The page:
Friday, 28 March 2014

It's not all grim up north

A couple of weeks ago I made a trip north to visit the ITV archive in Leeds.  I was meeting with the Director of Archive and Information Policy, who had previously paid a visit to the NT Archive.  Although we are two very different archives, not just in scale, there are several aspects of the ITV set-up that I have found very useful in my work on policy and strategy at the National.

One thing that strikes you straightaway is how integrated the archive is with the metadata team and the rights management team.  This department in turn is then integrated within ITV very well, sitting in the same open plan office as other teams such as 'Countdown Team' and those working on documentaries.  As an off-site member of NT staff I can sympathise with the difficulties encountered when running an operation involving every department within an institution from a different location so their new location promises to be beneficial.

I have no photos of ITV so...The North

There are three main strands to this department: the metadata team is where it all begins.  They give each commissioned work a production number (same as our performance code) and then they add the metadata as they receive it.  They likened it to a skeleton that gradually has muscle added and then eventually tissue and skin to create the full record that then becomes available on ITV Player.  They work to a tight 10 day to air schedule to make sure that everything has the appropriate information before it is required online.  This works well for them but I can't see the NT ever changing their methods to the extent that the archive is involved from the start of a show but it isn't a bad model to aim for.

The rights management team deal with all of the rights clearance issues surrounding television production and feed all of that information into the show's record.  This then allows anyone within the organisation to check whether they have the rights to show a clip etc. where they want and for how long and how much they might have to pay for the privilege.  There is also a member of staff dedicated to making sure that the actors get paid for any repeats of material.

The archive on the Leeds site, which now houses all of the ITV archive, is home to 1.1 million tapes.  And it is growing.  They have a very strict policy on what they keep and for how long so as to keep only that material that is directly relevant to them and that will allow them to fulfill their institutional aims eg. the TOWIE tapes will probably be returned to their production company when ITV's copyright expires.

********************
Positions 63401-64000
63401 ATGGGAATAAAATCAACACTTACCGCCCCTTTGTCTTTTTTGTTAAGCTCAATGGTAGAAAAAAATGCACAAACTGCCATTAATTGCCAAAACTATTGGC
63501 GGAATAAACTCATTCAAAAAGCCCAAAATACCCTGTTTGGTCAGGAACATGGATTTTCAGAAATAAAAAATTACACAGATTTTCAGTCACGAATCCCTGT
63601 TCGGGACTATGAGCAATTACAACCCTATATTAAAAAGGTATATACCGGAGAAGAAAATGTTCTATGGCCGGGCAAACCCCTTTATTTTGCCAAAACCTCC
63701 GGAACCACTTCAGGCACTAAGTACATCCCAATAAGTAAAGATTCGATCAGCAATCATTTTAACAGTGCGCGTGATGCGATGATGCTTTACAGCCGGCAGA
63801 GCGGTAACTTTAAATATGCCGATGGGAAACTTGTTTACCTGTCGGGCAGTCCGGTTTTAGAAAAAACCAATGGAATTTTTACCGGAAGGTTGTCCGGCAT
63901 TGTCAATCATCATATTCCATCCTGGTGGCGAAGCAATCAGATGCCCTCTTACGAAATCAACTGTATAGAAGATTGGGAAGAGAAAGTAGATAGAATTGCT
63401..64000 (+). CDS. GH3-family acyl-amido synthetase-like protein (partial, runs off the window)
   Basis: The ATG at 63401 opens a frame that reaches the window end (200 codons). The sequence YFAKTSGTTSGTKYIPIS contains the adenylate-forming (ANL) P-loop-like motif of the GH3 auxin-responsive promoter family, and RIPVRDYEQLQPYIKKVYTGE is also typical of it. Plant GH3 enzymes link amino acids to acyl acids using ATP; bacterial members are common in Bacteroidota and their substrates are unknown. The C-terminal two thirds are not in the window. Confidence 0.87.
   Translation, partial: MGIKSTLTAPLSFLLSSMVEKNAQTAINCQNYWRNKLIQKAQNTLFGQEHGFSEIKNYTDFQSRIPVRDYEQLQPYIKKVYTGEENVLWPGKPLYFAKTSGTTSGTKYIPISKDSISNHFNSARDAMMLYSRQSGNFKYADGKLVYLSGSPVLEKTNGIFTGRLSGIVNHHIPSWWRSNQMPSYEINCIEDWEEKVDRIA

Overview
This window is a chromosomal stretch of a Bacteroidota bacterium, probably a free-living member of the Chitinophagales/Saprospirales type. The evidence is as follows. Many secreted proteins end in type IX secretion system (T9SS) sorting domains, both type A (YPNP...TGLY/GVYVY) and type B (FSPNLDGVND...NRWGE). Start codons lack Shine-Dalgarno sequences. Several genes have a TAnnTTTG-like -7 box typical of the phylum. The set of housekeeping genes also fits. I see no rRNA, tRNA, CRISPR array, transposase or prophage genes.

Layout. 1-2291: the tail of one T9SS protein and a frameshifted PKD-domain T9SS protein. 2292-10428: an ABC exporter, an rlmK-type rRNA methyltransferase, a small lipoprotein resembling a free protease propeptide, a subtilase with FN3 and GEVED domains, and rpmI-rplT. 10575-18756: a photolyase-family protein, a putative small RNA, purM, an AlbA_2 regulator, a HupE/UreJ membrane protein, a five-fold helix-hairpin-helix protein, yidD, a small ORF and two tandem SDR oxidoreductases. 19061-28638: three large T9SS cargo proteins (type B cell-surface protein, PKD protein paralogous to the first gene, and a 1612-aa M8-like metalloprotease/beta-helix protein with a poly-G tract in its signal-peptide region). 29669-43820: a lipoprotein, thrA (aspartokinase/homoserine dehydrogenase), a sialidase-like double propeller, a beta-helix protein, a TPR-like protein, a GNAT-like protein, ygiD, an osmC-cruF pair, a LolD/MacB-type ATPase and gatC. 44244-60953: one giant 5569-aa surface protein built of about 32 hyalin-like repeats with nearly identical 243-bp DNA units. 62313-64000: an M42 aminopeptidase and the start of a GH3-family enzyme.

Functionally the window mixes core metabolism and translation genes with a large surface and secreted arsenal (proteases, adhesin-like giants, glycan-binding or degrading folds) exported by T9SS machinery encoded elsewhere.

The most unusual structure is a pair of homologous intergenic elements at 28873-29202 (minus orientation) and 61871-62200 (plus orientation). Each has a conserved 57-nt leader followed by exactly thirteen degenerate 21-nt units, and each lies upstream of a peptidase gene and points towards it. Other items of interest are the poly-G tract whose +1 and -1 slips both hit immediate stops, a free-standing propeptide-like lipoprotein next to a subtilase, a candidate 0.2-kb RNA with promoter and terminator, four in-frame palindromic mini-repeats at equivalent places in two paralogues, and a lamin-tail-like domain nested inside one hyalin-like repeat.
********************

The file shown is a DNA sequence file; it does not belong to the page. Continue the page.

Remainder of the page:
The North again
Obviously ITV is more commercial than us but how they have decided to go about integrating the archive with rights management is incredibly useful to consider as we are facing a larger and larger intake of material that can be requested.  Copyright clarity can be difficult when in a working theatre with designers, actors, directors, photographers, artists etc., who are all on different contracts and represented by different unions but this is something that we are working towards.

Interestingly, ITV have outsourced their stills archive since they had neither the space or expertise to manage it appropriately.  There was no consistency in where photographs were held or how they were listed and now an external company manage this for them with an annual return.  This is an example of pragmatic decision made for the benefit of the collection since it will be receiving better treatment and used more in its new setting.

 I also got to see my dog
One thing that has stuck with me from my discussions with the Director, was not to add to the mess.  We have a fair bit of mess (which archive doesn't?) and so I am making sure that, as I go forward, I am not adding to it.  Over time we can go back and fix what we then deem necessary.

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